Ethics Advisory Opinion No. 7
February 24, 1999
Issued By: City Attorney’s Office
Whether an organization may pay a member of a commission that is more than advisory in nature from its various funding sources for services rendered.
An organization has asked whether it may pay a member of a commission that is more than advisory in nature, from its various funding sources for services rendered. The following facts are presented:
The ABC Organization ("ABC") is a private, 501(c)(3) organization, governed by a ten (10) member volunteer board. For the past several years, a member of a City commission that is more than advisory in nature ("Commission") has served as Executive Director of ABC, a service he provides without compensation.
ABC has entered into a Contract with the City of
Foundation or grant money. ABC wishes to hire the Commission member to prepare written materials to be used by ABC and made available to the City in its instruction and assistance of various leaders.
Advertising revenue. ABC wishes to employ the Commission member to write and prepare a newsletter, compensation for which would come from advertising revenues he procures.
Fees for Services. ABC wishes to pay for services rendered from fees paid by organizations that come to ABC and request assistance with goal setting or other services.
Contributions from third parties for specific projects.
The issue is whether, under the City of
Improper Economic Benefit. As a general rule, a City official may not take any official action that "is likely to have an effect on [his] economic interest that is distinguishable from its effect on members of the public in general or a substantial segment thereof." If such occurs, the City official is under a duty to recuse himself and disclose, in writing, to the City Clerk the prohibited conduct. It is unlikely that a matter of ABC would come before the Commission. However, should it occur, the Commission member would be required to disclose the potential conflict to the City Clerk and recuse himself from any further participation in the matter.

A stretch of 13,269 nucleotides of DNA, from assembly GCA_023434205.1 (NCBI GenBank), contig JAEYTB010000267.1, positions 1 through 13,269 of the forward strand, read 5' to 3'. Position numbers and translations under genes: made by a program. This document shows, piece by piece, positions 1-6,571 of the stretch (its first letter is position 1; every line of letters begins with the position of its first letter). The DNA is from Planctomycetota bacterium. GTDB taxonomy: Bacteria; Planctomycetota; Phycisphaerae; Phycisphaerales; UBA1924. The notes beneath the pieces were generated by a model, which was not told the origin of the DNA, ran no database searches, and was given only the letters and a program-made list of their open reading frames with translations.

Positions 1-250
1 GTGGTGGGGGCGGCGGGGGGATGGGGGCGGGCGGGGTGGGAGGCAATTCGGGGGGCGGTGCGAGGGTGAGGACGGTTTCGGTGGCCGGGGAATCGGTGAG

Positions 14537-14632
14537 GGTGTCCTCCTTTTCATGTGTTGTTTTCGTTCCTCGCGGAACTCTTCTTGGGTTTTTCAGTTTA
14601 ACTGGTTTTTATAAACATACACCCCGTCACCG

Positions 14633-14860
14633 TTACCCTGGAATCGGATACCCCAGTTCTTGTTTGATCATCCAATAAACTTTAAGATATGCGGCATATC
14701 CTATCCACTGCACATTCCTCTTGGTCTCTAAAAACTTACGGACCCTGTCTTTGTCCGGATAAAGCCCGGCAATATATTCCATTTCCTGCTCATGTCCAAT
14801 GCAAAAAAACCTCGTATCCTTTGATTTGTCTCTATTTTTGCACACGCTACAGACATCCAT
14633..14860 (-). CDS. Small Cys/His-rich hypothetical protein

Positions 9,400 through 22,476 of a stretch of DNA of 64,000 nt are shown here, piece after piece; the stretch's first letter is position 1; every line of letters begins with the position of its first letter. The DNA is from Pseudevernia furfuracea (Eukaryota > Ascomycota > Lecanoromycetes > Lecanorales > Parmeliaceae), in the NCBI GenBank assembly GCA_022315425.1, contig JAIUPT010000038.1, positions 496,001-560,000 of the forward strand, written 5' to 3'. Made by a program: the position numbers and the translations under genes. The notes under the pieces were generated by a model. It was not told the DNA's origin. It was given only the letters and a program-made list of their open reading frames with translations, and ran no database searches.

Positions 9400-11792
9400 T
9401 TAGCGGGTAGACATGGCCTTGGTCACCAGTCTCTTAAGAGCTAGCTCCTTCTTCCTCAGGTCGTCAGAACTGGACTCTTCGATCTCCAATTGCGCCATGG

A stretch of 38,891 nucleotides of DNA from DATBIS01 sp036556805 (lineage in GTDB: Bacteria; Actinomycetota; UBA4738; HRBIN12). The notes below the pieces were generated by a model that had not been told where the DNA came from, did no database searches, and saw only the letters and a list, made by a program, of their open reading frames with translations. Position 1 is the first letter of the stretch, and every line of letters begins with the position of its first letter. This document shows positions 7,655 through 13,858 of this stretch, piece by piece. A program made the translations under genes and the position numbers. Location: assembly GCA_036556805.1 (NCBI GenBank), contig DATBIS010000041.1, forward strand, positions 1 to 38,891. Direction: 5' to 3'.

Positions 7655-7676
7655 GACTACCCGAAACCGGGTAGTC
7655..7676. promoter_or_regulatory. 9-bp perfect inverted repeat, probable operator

Prohibited Financial Interest in Contract. Part B. Section 10 prohibits City officers from having a financial interest in a contract with the City or its agencies. Under this section, a City officer includes, among others, "members of any board or commission which is more than advisory in function." The Commission is such a body, and therefore, a member of the Commission is a City officer. However, to be in violation of this section, the City officer must have a financial interest in a contract with the City. A financial interest includes, but is not limited to, a contract in which the officer is a party to the contract or is a subcontractor or partner of a company doing business with the City for which he is providing services.
The City and ABC executed a Contract which contains a conflict of interest provision stating:
"[ABC] certifies, and this CONTRACT is made in reliance thereon, that neither it, its individual officers, employees or agents, nor any person having a substantial interest in this CONTRACT is an officer or employee of CITY or any of its agencies."
Given these facts, a member of the Commission would be in violation of the Ethics Code if he is paid for services pursuant to any contract between the City and ABC regardless of whether such services are paid from funding sources other than City funds. This is because he is being paid for services that arise under the City contract. The member may, however, be compensated for services resulting from non-City contracts without violating the Ethics Code or the Contract.
A member of a commission that is more than advisory in nature who sits as the unpaid Executive Director of the ABC Organization may not be paid for services resulting from a contract with the City regardless of the funding source of such services. He may, however, be compensated for services provided to other organizations as a result of a non-City contract.
FRANK J. GARZA